Records from non-recruitment practices were incomplete for 105 women (26%), so the cost of additional treatment cycles was estimated based on the type of treatment (e.g., IUI-C) reported in the follow-up interviews and the median cost of all cycles of that type (MEDS $636, IUI-C $1453, IUI-FSH $3841, IVF $14,402, IVF-DE $21,771). Of the 1106 cycles that occurred during the study period, 192 (17%) of them were added based on interview data.
Treatment use and costs were estimated separately for women who experienced “successful outcomes” and for those who did not, and compared with t-tests. Successful outcomes were either a treatment-related delivery before the end of follow-up or an ongoing treatment-related pregnancy at the end of follow-up.
To provide a proxy of treatment costs from a societal perspective, per-successful-outcome costs within each treatment group were calculated. All treatment costs from all subjects within the group comprised the numerator, and number of successful outcomes the denominator. For women who did not pursue cycle-based treatment, a similar analysis was performed, using all deliveries and ongoing pregnancies as the denominator.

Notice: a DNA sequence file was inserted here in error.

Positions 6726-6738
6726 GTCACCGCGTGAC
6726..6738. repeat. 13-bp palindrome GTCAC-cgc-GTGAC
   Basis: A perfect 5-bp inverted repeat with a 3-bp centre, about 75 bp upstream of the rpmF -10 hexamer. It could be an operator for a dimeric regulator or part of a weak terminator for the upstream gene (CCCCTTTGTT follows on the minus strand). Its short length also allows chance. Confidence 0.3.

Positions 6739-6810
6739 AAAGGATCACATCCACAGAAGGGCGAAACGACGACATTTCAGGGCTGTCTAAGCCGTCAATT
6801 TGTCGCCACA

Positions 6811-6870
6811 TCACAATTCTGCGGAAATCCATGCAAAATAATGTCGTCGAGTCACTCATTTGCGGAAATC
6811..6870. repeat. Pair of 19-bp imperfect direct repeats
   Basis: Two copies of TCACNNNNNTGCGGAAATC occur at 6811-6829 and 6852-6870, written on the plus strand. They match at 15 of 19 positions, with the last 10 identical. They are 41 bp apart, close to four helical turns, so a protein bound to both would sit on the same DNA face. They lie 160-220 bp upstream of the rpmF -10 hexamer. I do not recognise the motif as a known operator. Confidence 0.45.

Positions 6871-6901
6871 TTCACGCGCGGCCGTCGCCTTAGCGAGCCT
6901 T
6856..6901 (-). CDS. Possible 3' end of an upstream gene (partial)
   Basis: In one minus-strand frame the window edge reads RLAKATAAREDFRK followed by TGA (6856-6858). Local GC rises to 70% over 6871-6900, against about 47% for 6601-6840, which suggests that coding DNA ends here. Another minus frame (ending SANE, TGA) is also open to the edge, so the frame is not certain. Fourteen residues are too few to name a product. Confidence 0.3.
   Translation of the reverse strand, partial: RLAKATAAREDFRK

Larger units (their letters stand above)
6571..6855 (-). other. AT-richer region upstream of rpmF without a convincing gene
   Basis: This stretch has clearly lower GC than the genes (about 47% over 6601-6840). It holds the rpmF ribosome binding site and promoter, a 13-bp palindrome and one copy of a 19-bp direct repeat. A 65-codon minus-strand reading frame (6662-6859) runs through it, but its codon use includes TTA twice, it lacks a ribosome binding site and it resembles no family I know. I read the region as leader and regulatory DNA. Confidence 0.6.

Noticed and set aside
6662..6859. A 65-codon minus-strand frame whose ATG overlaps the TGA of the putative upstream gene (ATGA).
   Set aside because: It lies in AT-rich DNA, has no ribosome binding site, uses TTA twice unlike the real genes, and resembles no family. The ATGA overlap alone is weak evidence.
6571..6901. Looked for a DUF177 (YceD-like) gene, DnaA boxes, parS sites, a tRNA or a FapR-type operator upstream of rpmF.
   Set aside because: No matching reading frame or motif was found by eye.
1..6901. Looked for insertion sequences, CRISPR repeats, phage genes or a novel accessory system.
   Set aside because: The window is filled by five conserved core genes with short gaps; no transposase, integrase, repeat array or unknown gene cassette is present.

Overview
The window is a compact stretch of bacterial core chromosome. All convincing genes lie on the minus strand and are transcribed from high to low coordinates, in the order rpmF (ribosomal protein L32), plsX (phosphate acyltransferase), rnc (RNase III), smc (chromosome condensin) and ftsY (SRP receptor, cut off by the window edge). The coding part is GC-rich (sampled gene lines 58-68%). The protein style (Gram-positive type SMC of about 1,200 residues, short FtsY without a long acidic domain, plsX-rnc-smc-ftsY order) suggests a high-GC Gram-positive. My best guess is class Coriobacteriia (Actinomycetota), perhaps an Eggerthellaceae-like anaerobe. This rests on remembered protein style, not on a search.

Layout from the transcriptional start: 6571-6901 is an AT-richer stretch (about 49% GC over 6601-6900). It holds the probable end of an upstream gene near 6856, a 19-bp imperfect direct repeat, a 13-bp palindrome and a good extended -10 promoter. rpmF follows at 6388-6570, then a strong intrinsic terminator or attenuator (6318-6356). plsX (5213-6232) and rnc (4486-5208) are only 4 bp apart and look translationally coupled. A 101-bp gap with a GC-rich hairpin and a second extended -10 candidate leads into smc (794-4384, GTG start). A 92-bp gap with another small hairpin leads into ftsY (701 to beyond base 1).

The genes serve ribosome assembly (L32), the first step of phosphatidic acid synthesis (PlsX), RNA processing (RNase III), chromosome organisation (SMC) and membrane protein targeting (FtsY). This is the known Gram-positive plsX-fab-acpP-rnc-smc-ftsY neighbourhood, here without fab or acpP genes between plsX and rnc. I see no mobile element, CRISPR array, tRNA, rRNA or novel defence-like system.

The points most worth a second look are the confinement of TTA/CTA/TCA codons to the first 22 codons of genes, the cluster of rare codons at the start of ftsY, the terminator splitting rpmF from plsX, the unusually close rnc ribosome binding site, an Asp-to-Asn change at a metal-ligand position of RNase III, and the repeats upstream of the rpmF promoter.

Delivery cost estimates were highly skewed because of a few very long hospitalizations of infants from multiple births. We therefore calculated two estimates for delivery costs: one using median cost estimates for singleton and multiple births, representing a relatively conservative (e.g., low) estimate of costs; the second using the mean values, representing a higher estimate of delivery costs.
The majority of women were white non-Hispanic (71%), college educated (72%), and under age 40 (77%). The most common female infertility diagnoses were ovarian (39%) and ovulatory (28%); 38% of couples had a male factor diagnosis (Table 1).
Among women pursuing cycle-based treatment, 4.3% used MEDS only, 9.8% IUI-C, 11.1% IUI-FSH, and over half (53.3%) used IVF; 21.6% chose not to pursue cycle-based treatment. Six percent used donor eggs for at least one cycle. Among the 212 women who used IVF or IVF-DE, 81 received at least one cycle of ICSI.
Treatments were differentially used by individuals according to their diagnoses and age. Women with ovulatory diagnoses were the least likely to forgo cycle-based treatment (16%). In contrast, women with uterine and ovarian diagnoses were most likely. IVF use was most common among women with a male factor or tubal diagnosis. IVF-DE was most commonly used by women with ovarian diagnoses.